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Chapter 20

Using the Automated Security Enhancement Tool (Tasks)

This chapter describes how to use the Automated Security Enhancement Tool (ASET) to monitor or restrict access to system files and directories.

This is a list of the step-by-step instructions in this chapter.

Automated Security Enhancement Tool (ASET)

The Solaris 9 release includes the Automated Security Enhancement Tool (ASET). ASET helps you monitor and control system security by automatically performing tasks that you would otherwise do manually.

The ASET security package provides automated administration tools that enable you to control and monitor your system's security. You specify a security level--low, medium, or high--at which ASET will run. At each higher level, ASET's file-control functions increase to reduce file access and tighten your system security.

There are seven tasks involved with ASET, each task performs specific checks and adjustments to system files. The ASET tasks tighten file permissions, check the contents of critical system files for security weaknesses, and monitor crucial areas. ASET can also safeguard a network by applying the basic requirements of a firewall system to a system that serves as a gateway system. (See "Firewall Setup".)

ASET uses master files for configuration. Master files, reports, and other ASET files are in the /usr/aset directory. These files can be changed to suit the particular requirements of your site.

Each task generates a report that notes detected security weaknesses and any changes the task has made to the system files. When run at the highest security level, ASET will attempt to modify all system security weaknesses. If ASET cannot correct a potential security problem, it reports the existence of the problem.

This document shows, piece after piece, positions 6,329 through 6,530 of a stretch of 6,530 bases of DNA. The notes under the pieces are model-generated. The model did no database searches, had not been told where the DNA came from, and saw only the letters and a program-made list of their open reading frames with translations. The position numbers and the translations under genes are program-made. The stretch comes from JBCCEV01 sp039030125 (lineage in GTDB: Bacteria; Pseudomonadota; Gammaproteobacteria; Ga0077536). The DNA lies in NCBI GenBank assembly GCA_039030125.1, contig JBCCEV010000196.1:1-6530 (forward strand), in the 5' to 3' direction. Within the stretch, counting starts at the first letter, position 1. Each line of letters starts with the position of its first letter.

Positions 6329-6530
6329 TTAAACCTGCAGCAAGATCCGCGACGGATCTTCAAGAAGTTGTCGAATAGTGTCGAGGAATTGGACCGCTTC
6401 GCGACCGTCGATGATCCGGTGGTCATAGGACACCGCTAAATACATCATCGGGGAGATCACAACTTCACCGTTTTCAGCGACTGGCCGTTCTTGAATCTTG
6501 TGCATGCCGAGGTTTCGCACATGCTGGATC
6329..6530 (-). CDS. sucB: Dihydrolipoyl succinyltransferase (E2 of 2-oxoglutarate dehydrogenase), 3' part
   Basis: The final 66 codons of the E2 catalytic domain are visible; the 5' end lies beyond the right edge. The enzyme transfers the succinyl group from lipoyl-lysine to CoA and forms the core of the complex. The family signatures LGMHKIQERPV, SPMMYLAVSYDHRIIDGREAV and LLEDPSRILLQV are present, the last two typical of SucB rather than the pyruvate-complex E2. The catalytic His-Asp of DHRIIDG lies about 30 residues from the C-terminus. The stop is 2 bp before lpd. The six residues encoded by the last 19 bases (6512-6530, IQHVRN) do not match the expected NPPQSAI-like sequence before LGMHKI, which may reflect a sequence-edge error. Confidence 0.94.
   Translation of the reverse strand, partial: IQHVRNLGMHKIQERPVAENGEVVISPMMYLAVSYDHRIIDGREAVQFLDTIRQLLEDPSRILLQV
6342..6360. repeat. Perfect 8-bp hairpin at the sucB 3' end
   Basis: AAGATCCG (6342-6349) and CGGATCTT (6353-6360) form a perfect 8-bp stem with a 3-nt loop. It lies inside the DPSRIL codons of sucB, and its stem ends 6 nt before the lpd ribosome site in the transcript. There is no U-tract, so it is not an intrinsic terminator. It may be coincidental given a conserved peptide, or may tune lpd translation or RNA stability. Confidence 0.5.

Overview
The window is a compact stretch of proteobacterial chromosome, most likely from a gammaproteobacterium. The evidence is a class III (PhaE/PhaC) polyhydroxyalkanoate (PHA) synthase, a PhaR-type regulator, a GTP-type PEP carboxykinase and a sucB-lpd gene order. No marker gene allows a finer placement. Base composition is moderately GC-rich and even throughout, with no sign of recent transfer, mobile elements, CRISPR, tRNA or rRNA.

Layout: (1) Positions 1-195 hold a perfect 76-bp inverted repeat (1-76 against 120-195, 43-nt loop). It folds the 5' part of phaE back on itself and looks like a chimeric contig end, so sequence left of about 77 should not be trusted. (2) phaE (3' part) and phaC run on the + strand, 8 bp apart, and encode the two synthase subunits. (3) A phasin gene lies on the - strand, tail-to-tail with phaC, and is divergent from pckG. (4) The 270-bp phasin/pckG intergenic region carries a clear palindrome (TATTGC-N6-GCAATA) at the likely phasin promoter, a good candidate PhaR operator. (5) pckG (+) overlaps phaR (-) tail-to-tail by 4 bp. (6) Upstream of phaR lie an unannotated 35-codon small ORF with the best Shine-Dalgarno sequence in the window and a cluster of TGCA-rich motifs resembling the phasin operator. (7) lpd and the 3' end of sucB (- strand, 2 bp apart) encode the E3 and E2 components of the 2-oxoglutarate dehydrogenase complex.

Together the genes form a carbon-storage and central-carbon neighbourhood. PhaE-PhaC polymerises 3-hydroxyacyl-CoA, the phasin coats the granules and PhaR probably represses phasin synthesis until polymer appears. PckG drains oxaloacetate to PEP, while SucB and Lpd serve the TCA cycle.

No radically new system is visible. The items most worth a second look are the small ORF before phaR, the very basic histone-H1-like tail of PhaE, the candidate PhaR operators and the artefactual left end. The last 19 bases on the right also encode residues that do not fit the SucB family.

You can initiate an ASET session by using the /usr/aset command interactively. Or, you can set up ASET to run periodically by putting an entry into the crontab file.

ASET tasks are disk-intensive and can interfere with regular activities. To minimize the impact on system performance, schedule ASET to run when system activity level is lowest, for example, once every 24 or 48 hours at midnight.

ASET Security Levels

ASET can be set to operate at one of three security levels: low, medium, or high. At each higher level, ASET's file-control functions increase to reduce file access and heighten system security. These functions range from monitoring system security without limiting users' file access, to increasingly tightening access permissions until the system is fully secured.

The following table outlines these three levels of security.

Security Level



Ensures that attributes of system files are set to standard release values. ASET performs several checks and reports potential security weaknesses. At this level, ASET takes no action and does not affect system services.


Provides adequate security control for most environments. ASET modifies some settings of system files and parameters, restricting system access to reduce the risks from security attacks. ASET reports security weaknesses and any modifications it makes to restrict access. At this level, ASET does not affect system services.


Renders a highly secure system. ASET adjusts many system files and parameter settings to minimum access permissions. Most system applications and commands continue to function normally. However, at this level, security considerations take precedence over other system behavior.